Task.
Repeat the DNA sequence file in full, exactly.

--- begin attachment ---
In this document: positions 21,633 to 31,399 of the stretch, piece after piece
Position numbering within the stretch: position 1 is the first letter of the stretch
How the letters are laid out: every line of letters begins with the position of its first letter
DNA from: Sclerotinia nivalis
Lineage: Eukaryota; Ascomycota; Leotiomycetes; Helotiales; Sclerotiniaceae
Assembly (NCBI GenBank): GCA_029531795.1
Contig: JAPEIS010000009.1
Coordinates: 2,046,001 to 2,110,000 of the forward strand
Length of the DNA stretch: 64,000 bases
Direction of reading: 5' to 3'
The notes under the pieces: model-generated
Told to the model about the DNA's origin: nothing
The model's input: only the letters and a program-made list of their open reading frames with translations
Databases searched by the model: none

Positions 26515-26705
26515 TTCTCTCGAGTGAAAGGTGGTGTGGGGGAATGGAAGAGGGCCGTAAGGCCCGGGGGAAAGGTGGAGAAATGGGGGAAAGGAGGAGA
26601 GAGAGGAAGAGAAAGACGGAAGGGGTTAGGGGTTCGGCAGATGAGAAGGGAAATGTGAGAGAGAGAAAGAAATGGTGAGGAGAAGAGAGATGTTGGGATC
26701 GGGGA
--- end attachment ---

In this document: positions 21,633 to 31,399 of the stretch, piece after piece
Position numbering within the stretch: position 1 is the first letter of the stretch
How the letters are laid out: every line of letters begins with the position of its first letter
DNA from: Sclerotinia nivalis
Lineage: Eukaryota; Ascomycota; Leotiomycetes; Helotiales; Sclerotiniaceae
Assembly (NCBI GenBank): GCA_029531795.1
Contig: JAPEIS010000009.1
Coordinates: 2,046,001 to 2,110,000 of the forward strand
Length of the DNA stretch: 64,000 bases
Direction of reading: 5' to 3'
The notes under the pieces: model-generated
Told to the model about the DNA's origin: nothing
The model's input: only the letters and a program-made list of their open reading frames with translations
Databases searched by the model: none

Positions 26515-26705
26515 TTCTCTCGAGTGAAAGGTGGTGTGGGGGAATGGAAGAGGGCCGTAAGGCCCGGGGGAAAGGTGGAGAAATGGGGGAAAGGAGGAGA
26601 GAGAGGAAGAGAAAGACGGAAGGGGTTAGGGGTTCGGCAGATGAGAAGGGAAATGTGAGAGAGAGAAAGAAATGGTGAGGAGAAGAGAGATGTTGGGATC
26701 GGGGA